The role of infectious diseases in equine asthma is still under review.

“We know human asthma can be exacerbated by the flu or other respiratory viruses,” Reuss said. “Evidence of a direct correlation in horses is lacking, but researchers are still looking.”

Photo of horses in a field with flowers representative of equine asthma.

What are the best treatment options?

Because asthma is caused by factors in the environment, the most important treatment is to modify the horse’s environment to lessen exposure to whatever inhalant particles are triggering the horse. This may be easier said than done, but includes changes to feed, bedding, and housing, and will remain important for the rest of the horse’s life. Some horses do better living outside, but if they need to be stalled then straw should be avoided and replaced with low dust bedding like wood chips or cardboard. Dry hay (especially in round bales) should be replaced with soaked, steamed, or pelleted hay.

In addition, veterinarians have options for prescribing treatments.

“When environmental changes alone are not enough (or not possible), the use of glucocorticoids (steroids) should be the first drug choice,” Reuss said. “These can be administered either systemically or via inhalation. Boehringer Ingelheim recently launched a new product, the Aservo® EquiHaler® (ciclesonide inhalation spray), which is the first FDA-approved inhalant glucocorticoid for severe equine asthma. This product is targeted directly to the lungs with minimal systemic exposure and a beneficial safety profile.”

It is important to note Aservo EquiHaler has not been evaluated in pregnant or lactating mares. According to Reuss, in a large clinical field study, the most common adverse reactions reported were coughing, nasal discharge, sneezing, and nasal irritation/bleeding.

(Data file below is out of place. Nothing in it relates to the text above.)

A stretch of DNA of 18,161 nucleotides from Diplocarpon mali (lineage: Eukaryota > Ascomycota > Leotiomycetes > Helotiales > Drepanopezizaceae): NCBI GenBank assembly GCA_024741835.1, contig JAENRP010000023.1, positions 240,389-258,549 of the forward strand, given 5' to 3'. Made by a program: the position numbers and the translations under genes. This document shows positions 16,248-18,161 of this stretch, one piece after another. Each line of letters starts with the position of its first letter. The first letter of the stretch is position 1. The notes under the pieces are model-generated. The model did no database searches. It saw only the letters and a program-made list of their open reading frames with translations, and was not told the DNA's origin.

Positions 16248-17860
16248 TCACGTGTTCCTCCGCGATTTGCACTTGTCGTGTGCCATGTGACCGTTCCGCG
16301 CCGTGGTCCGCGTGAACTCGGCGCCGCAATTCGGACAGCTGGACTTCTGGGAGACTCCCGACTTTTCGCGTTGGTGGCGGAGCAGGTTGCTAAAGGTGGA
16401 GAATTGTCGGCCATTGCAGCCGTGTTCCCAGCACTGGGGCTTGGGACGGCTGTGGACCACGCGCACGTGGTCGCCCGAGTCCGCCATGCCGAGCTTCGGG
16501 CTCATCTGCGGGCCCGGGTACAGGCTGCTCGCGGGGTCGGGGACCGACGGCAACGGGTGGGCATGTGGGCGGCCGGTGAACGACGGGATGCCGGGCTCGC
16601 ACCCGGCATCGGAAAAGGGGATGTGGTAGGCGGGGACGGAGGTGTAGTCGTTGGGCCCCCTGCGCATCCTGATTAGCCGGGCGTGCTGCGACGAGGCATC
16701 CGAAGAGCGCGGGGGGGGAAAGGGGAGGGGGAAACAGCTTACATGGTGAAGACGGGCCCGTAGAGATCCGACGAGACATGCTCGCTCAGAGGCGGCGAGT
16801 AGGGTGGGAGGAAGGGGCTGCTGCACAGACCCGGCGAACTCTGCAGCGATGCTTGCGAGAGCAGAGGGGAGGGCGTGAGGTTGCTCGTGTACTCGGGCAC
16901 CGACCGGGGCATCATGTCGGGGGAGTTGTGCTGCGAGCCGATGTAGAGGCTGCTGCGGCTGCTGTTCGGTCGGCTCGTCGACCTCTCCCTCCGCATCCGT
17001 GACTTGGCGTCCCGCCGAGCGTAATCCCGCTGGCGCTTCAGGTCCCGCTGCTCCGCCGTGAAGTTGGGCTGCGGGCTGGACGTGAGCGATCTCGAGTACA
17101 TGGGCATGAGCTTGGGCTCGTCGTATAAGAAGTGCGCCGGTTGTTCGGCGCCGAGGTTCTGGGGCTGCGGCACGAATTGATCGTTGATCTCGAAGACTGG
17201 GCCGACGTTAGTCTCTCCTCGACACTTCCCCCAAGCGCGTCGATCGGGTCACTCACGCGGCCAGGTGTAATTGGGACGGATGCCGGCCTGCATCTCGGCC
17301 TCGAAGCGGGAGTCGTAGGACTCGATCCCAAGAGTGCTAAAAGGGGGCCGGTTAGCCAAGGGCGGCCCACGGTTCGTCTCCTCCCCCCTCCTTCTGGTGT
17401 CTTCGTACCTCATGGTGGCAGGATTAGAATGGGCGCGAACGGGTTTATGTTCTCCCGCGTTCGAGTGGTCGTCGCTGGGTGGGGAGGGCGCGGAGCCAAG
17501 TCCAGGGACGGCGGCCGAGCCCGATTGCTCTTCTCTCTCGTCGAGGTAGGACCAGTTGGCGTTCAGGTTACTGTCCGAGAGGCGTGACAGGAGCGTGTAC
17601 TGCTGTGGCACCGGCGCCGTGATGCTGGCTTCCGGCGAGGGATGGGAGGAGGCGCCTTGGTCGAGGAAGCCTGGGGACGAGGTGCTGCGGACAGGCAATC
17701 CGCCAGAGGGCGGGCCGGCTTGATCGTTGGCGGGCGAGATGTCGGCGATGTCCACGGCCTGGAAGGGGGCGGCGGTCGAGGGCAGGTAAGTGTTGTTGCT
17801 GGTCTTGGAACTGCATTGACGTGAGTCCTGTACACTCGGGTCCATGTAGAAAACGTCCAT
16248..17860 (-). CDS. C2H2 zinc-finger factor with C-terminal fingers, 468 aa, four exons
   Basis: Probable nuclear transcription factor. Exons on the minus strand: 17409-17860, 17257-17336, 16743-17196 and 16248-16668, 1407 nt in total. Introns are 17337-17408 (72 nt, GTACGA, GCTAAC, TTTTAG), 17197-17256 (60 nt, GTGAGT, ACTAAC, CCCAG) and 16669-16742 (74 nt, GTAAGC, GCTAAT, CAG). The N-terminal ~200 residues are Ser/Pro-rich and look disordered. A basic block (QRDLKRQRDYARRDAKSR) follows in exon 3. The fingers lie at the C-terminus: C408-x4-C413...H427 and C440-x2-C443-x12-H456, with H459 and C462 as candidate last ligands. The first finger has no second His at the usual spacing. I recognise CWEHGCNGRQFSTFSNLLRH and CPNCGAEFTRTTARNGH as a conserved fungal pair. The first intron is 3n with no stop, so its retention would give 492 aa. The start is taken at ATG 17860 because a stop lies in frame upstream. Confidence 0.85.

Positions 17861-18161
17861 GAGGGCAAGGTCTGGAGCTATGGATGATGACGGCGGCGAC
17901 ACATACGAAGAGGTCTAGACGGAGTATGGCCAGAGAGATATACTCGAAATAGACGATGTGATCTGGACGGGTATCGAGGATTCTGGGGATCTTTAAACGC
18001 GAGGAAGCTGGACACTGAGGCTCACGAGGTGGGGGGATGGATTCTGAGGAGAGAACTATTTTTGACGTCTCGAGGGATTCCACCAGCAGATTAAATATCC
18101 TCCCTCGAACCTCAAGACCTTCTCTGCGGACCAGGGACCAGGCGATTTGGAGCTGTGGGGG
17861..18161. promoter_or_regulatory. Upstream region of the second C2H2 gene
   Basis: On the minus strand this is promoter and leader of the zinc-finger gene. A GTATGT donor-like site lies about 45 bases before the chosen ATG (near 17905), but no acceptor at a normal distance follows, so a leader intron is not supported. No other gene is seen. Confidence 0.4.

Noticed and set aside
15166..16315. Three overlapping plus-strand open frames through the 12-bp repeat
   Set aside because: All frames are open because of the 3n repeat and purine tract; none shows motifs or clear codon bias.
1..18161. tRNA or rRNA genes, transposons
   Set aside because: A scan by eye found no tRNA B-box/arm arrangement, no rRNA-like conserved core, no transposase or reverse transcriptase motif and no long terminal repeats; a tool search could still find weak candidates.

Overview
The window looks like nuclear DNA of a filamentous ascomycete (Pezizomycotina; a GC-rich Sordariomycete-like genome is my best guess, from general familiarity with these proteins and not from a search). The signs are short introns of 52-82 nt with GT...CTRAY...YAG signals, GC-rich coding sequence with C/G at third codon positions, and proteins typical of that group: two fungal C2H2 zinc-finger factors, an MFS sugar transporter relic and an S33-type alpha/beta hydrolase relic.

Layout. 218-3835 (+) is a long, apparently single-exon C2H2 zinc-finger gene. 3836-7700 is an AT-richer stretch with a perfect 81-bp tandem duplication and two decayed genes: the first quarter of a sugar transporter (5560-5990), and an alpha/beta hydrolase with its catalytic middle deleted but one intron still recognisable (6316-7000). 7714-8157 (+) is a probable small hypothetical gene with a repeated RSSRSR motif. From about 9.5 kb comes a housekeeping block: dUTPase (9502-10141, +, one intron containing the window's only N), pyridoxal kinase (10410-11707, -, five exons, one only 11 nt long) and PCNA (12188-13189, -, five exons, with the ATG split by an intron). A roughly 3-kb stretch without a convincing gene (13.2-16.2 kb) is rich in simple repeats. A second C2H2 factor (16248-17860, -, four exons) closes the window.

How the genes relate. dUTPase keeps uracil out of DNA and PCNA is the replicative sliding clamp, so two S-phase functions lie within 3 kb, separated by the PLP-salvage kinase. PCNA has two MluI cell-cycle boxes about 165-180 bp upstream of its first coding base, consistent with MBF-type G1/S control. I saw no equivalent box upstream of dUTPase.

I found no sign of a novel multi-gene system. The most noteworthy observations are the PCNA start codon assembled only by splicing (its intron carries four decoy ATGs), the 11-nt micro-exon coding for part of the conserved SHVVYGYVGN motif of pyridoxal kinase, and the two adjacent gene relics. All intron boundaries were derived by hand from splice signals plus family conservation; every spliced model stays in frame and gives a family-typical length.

Reuss said a third treatment choice for when environment and steroids aren’t enough is the use of bronchodilators. These types of medications make breathing easier by relaxing the muscles in the lungs and widening the airways (bronchi).

“These help with symptomatic relief of the bronchoconstriction that is seen secondary to inflammation in the lungs,” Reuss said.

What is the prognosis for horses with equine asthma?

Veterinarians who treat horses with asthma can offer good news to horse owners that mild to moderate asthma can be fully reversible and horses can go on to lead totally normal athletic careers.

“We do know that with severe asthma, there can be remodeling of the lung tissue which may not be reversible,” Reuss said.

The earlier a horse can be diagnosed with asthma and undergo management changes and treatment, the better the long-term response.

“It’s important to remember, severe equine asthma is a lifelong condition that will require lifelong management and cannot necessarily be cured, but clinical signs can be managed to keep horses comfortable and in many cases still athletic,” Reuss said.

Photo credit: istockphoto.com/cmannphoto

Photo credit: istockphoto.com/soleg